With beach access now temporarily reopened to visitors, U.S. Sen. Maria Cantwell paid a visit to Snohomish County’s Meadowdale Beach Park Thursday for an update on the estuary restoration project taking place there. The project will restore a historic 1.3-acre estuary to provide essential rearing habitat for chinook, chum and coho salmon as well as cutthroat trout. Puget Sound chinook salmon are listed as a threatened species under the Endangered Species Act.
As we reported in our earlier story, the project will remove 128 linear feet of railroad embankment that serves as shoreline armoring and replace a 6-foot-wide culvert running under the BNSF railroad tracks to restore habitat for salmon that spawn in Lund’s Gulch Creek. Workers will install a five-span railroad bridge with a 100-foot opening to address ADA accessibility, beach access, fish passage, flooding, sediment delivery and various maintenance issues associated with the current undersized culvert.
It will also help re-establish nearshore processes considered key to the Puget Sound’s recovery. Additional habitat and stream enhancement will occur upstream of the estuary and a second footbridge will be installed to provide a platform for viewing fish migration.
Construction work began on June 15, limiting access to the park. According to the sign posted at the park, beach access has temporarily reopened to the public, with the following notes:
– The path to the beach is via a rough asphalt/gravel surface and the existing non-ADA accessible concrete culvert only. All fenced areas or otherwise marked areas are closed to the public, including the picnic shelter.
– The ADA access road at 75th Place West is open to vehicles and pedestrians with limited ADA parking available (four stalls).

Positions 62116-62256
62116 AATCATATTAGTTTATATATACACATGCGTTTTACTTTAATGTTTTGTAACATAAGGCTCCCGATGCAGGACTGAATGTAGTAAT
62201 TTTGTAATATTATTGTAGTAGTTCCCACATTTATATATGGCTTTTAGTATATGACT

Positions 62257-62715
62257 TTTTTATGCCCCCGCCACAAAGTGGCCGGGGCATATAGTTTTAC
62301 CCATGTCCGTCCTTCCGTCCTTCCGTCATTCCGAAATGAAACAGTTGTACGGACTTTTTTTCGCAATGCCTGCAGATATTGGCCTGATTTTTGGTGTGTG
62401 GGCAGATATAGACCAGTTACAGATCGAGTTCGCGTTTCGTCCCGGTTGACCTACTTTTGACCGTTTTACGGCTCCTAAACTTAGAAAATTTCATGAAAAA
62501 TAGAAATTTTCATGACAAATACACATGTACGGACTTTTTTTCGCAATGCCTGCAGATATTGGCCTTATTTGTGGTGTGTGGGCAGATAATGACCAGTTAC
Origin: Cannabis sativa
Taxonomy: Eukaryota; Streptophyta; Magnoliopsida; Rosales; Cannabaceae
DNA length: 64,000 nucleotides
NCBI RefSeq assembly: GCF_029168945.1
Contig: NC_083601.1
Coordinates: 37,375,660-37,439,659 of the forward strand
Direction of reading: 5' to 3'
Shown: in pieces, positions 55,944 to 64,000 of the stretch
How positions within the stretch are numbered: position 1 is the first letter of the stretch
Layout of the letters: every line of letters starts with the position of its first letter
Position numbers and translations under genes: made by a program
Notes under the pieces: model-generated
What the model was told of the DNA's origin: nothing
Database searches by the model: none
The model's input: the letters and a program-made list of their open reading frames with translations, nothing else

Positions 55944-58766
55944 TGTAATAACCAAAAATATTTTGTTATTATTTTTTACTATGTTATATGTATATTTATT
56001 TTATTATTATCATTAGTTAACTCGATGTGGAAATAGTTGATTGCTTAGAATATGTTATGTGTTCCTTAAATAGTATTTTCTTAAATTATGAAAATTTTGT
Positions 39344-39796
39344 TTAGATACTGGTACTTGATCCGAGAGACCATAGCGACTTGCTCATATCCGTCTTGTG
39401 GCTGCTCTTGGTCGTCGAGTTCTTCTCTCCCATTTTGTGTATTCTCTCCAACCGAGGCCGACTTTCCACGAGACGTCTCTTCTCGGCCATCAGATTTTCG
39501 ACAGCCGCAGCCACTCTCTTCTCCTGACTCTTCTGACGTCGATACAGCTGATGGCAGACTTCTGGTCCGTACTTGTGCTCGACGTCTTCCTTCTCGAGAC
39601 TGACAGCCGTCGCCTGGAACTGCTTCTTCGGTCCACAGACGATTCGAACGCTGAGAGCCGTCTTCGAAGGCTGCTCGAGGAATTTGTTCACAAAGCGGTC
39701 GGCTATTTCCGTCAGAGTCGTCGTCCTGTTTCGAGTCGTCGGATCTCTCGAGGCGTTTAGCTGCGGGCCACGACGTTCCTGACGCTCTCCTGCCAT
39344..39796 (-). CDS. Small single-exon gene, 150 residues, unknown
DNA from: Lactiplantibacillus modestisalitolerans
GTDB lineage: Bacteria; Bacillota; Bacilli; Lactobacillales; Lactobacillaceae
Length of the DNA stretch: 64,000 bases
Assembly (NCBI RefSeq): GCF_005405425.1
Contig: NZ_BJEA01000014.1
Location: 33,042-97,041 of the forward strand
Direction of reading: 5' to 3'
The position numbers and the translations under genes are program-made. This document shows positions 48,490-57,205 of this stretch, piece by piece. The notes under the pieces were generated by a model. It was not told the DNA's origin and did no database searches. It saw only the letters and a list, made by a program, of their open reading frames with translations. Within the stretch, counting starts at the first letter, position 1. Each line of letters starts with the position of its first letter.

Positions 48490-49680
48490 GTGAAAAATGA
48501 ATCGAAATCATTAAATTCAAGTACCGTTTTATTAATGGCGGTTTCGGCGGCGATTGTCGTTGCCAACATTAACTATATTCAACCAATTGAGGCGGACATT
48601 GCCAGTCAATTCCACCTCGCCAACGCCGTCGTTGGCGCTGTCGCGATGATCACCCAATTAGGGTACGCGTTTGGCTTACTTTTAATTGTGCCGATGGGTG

– Portable restrooms are located at the 156th Street trailhead and lower park beach access.
– Beach access may be closed with limited notice under certain conditions.
According to the project website, the following activities were conducted in 2021: clearing and grubbing, demolition, tree salvage, road reinforcement, erosion and sediment control, excavation for pedestrian bridge abutments, north trail rockery and surfacing. The date for restarting construction in 2022 has not yet been determined, but activities scheduled to occur include:
- Constructing temporary embankments for railroad crossing and railroad bridge construction
- Removal of 100-feet of embankment and 6-foot wide culvert
- Beach grading
- Installation of utilities including storm, electrical, water and irrigation
- Finalizing estuary grading and removal of debris and fill materials, fabric, topsoils and planting installation
- Park elements installation including benches, picnic table, portable restroom enclosure
- Picnic shelter improvements
- Interpretive signage
The project, which is estimated to cost approximately $15 million, has received more than $6.7 million in various federal and state grants, with the remainder of the money coming from Snohomish County.